Stephanie Bolt, 41, is a Kitchissippi volunteer who was recently recognized for her work with Ottawa Riverkeeper with the Dan Brunton Volunteer of The Year Award.
The award is named in honour of Ottawa naturalist and environmental consultant, Dan Brunton, who was also one of the founder of the Riverkeeper organization.
Bolt has been volunteering with Riverkeeper for over a year now. The organization is a federally regulated not-for-profit founded in 2001 with the goal of preserving the natural beauty of our Ottawa River.
Bolt’s experience as a corporate lawyer in Toronto has been a valuable asset in helping the Riverkeeper organization keep up with changing government regulations regarding nonprofits, “It’s just about better governance, better accountability and transparency,” she explains.
She moved to Westboro nine years ago with her husband and new born son. Bolt put her law career on hold to be a stay-at-home mother for her growing family. She had just sent her two children off to their last day of school before summer when we met at Westboro beach.
With the kids spending their days in school, Bolt’s time was freed up to tackle some personal projects. River Keeper was an organization she had been drawn to for some time, “I had read about them over the years, I thought it was great, the work that they were doing,” she says.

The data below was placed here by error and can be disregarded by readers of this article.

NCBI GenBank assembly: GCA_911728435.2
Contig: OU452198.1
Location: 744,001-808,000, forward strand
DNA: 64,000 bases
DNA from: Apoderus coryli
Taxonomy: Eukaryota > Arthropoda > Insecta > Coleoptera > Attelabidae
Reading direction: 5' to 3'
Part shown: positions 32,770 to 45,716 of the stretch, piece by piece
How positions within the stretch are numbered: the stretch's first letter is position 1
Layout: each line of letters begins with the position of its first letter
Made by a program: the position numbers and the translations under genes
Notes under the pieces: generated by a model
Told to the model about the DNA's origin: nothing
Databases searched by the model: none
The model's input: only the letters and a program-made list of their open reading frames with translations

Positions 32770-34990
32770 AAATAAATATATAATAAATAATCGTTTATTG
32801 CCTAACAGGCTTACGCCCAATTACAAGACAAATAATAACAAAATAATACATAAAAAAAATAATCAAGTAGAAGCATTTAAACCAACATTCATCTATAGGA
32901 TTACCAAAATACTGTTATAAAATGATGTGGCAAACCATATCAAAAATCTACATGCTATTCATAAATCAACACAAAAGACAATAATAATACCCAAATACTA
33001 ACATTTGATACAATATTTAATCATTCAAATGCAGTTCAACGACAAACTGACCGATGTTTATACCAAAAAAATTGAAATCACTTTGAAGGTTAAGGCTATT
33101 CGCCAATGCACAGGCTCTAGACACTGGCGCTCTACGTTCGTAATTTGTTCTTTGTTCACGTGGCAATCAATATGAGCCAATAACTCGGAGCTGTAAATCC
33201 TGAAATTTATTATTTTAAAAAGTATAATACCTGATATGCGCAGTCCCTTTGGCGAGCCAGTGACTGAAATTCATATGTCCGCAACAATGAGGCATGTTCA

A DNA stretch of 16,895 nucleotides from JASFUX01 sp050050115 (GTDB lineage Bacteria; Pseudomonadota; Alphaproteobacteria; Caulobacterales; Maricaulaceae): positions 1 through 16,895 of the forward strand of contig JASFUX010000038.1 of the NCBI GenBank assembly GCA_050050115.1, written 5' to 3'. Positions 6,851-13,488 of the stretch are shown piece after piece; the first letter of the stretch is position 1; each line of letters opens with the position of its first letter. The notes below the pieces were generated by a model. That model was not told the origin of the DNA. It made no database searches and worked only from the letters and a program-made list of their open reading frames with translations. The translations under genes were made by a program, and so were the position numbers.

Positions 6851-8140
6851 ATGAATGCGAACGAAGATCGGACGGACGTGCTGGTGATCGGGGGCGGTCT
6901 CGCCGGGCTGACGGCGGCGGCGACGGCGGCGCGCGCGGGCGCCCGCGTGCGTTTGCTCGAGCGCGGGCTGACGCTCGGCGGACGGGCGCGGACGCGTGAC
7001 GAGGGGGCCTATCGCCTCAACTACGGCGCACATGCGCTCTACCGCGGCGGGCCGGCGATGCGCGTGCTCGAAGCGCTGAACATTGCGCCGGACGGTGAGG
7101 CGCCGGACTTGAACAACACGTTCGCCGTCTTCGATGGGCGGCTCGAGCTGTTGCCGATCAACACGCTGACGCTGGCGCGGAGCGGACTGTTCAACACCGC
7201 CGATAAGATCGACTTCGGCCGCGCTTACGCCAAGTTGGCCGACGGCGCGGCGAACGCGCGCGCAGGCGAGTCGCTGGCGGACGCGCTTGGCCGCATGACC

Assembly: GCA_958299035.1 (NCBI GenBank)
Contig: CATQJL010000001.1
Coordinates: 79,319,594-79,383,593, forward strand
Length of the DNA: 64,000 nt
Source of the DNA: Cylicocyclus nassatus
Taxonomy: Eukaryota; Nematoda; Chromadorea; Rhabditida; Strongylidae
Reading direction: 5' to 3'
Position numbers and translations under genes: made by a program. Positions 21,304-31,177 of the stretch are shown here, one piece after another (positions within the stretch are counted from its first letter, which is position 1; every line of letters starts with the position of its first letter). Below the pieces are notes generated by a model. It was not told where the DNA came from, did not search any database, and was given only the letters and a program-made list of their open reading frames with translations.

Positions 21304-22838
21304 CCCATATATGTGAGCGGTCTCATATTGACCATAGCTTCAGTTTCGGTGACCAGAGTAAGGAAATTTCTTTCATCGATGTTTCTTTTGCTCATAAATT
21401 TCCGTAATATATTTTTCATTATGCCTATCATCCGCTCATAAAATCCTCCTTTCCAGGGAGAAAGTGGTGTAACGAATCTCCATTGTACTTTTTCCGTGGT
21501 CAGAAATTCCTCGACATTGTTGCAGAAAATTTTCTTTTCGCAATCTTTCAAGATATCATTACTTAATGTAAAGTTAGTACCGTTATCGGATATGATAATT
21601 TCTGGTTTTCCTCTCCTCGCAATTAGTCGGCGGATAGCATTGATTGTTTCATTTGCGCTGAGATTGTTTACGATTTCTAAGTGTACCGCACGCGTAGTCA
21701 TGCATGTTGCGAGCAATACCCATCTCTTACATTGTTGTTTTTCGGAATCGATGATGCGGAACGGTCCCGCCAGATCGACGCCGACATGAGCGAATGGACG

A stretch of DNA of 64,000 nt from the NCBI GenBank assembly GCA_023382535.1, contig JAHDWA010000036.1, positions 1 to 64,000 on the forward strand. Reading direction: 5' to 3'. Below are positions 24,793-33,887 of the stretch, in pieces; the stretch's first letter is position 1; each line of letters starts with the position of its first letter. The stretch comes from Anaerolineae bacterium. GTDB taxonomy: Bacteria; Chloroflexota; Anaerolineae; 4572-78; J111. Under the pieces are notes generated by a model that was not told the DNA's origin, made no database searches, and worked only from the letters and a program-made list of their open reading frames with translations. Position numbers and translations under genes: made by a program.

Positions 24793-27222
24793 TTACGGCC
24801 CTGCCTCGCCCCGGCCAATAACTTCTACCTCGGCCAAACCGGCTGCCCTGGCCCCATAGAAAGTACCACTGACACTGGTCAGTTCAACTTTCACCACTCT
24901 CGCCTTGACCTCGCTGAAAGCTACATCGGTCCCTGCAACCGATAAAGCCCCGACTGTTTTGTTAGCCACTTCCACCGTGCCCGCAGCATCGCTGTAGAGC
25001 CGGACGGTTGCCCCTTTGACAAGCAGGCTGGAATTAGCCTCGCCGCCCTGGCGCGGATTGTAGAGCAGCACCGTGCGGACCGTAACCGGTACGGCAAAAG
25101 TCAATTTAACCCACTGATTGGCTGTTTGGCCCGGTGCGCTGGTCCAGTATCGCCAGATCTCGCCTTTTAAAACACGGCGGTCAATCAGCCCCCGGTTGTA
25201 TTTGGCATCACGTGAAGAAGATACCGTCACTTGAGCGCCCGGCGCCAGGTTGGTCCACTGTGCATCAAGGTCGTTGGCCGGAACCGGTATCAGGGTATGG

The naturalist path is quite a departure from her history working for major corporations in the big city of Toronto, But Bolt sees it as an exciting new direction for her career, “Somewhere in this environmental realm is where I started volunteering, and hopefully where I would like to start working,” she says.
Riverkeeper always has projects on the go, including a system for mapping Ottawa’s beaches with the ability to better monitor their ever changing status, as-well-as constant efforts to keep the shoreline clean and usable for everyone.
Riverkeeper is always looking to take on new volunteers, especially those who can help with translating documents between French and English. Anyone interested can visit ottawariverkeeper.ca for more information on how to join the ranks of folks like Bolt, who take pride in the Ottawa River, “We’re so lucky to have it at our back door, I would just encourage everyone to recognize it and use it,” she says.